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Mandatory electronic prescriptions was the easy bit in NHS paperless plans

Digitisation across primary and secondary providers is the bigger challenge

Analysis Plans for a "fully paperless" National Health Service have been announced and re-announced countless times – most recently they promised we'd be paper-free "within the decade".

But then again, four years ago the NHS was telling us it would happen by 2020, and in 2013 former UK health secretary Jeremy Hunt said it would happen as early as 2018.

I think it's this government ... requiring patients to trust that NHS digital services will never break, because it'll save Matt Hancock a few quid he can spend on AIs...

Over this past weekend, the Department of Health once again claimed that future is a step closer, but this time along with some action: all prescriptions across England will be digitised from next month. However, a completely digital NHS remains a long way off.

The electronic prescription service (EPS) will be rolled out nationally in November, said the department, claiming it would save the NHS £300m by 2021 through increasing efficiencies, reducing the amount of paper processing required and reducing prescribing errors.

As the department itself acknowledged, however, almost 70 per cent of all prescriptions are already being prescribed and dispensed through EPS.

Already in use

In fact, e-prescriptions have been around for some time, noted Dale Peters, an analyst at TechMarketView. "EPS was first announced by the Department of Health in 2003 following earlier pilots. It was delivered as part of the National Programme for IT (NPfIT) and first introduced at a pharmacy in Leeds in 2009.

"EPS survived as NPfIT was dismantled and has been making incremental progress since then. In the three years from 2013 to 2016 it is estimated EPS has saved the NHS £136m."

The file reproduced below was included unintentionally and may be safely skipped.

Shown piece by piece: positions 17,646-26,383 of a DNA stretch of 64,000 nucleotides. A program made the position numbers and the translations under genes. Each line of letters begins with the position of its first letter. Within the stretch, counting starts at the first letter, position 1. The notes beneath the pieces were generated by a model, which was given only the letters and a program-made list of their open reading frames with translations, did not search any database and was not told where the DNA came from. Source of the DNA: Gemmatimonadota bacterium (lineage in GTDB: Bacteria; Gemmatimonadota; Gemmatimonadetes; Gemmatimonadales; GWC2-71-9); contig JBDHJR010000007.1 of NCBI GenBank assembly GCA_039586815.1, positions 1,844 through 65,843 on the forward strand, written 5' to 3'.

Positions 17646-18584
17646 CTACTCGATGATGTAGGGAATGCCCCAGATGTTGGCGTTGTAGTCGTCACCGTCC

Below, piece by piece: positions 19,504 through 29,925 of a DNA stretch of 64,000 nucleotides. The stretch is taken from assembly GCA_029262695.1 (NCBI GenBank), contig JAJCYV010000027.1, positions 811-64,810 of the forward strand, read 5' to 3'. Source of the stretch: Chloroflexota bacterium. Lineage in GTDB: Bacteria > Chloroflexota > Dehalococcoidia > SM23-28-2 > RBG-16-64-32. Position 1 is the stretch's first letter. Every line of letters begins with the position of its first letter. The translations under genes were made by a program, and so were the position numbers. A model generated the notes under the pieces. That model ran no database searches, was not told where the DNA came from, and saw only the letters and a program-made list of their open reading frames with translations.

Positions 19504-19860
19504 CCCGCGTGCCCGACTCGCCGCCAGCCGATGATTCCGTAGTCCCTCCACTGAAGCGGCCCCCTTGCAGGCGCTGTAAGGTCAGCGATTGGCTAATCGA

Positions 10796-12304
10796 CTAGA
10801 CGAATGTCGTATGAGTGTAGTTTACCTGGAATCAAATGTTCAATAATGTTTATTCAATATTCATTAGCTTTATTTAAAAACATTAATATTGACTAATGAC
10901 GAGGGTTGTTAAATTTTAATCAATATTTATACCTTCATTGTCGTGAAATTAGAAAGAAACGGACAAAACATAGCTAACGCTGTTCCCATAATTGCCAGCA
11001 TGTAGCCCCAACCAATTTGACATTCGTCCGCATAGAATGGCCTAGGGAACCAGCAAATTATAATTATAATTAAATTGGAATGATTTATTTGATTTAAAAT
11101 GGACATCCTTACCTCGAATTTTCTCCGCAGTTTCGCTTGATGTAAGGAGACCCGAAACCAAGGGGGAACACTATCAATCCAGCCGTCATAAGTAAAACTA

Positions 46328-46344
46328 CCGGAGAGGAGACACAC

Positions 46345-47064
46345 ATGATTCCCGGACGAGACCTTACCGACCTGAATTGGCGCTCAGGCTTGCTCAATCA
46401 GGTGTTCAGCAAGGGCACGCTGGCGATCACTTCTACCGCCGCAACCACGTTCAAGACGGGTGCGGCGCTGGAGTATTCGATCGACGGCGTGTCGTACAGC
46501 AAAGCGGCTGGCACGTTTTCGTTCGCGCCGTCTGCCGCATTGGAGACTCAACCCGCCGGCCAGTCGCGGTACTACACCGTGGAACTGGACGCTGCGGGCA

Currently EPS allows prescribers to send prescriptions electronically to a patient's "nominated" dispenser – usually a pharmacy – removing the need for a paper prescription. Under the next "phase", which has been tested with 60 GP practices and 3,100 pharmacies, all prescriptions, regardless of whether the patient has a nominated dispenser, will be processed electronically.

"Those without a nominated dispenser will still be given a paper copy of their prescription (known as a token), but it will include a bar code that a pharmacy can scan to download the electronic prescription from the NHS Spine," Peters added.

So while primary care minister Jo Churchill might claim this is "another important step towards eventually making all prescriptions paperless", a paper element will still remain.

Dr Neil Bhatia, a Hampshire GP, has also been using it for some time, with the vast majority of his patients already using the service. He's a big fan. "Electronic prescriptions are an absolute godsend for practices, it saves a lot of time and allows you to do them remotely from home or any computer."

However, he notes that not all practices or chemists are geared up for EPS. "The delay is at the other end, chemists may not be downloading the prescriptions effectively, sometimes only once a day... so people will sometimes be waiting a bit longer."

Paper backup

He added: "There wont be an instant cost saving. Its more about the time-saving for GPs... and of course if the system goes down, we will always need paper."

Sam Smith, of campaign group Med Confidential, agrees that contingency plans would need to be put in place. "What happens when the tech in a pharmacy breaks? Can a person go to the other pharmacy across town and get it?"

He remains underwhelmed by the policy. "I think it's this government being willing to pull away the psychological safety net that underpins patients, and requiring patients to trust that NHS digital services will never break, because it'll save Matt Hancock a few quid he can spend on AIs.

"Is it a wrong decision? Probably not. Is it the right decision? Maybe not – but it shows the things this Secretary of State chooses to care about."

According to Bhatia, the NHS is slowly moving in a "paper-light" direction, but he says hospitals are still heavy users.

"Our surgery doesn't hold paper, although we have vast amount of stuff still coming in in paper form, which we no longer store. [Ideally] I'd want every letter from the hospital sent to me electronically, that would save hours in scanning… But the IT required for them to do that is still not there."

In many ways EPS is the "low-hanging fruit" when it comes to digitising the NHS. Connecting primary and secondary care providers is the bigger challenge. Just look at the disastrous NPfIT programme intended to connect 30,000 GPs to 300 hospitals via a central electronic records system. ®

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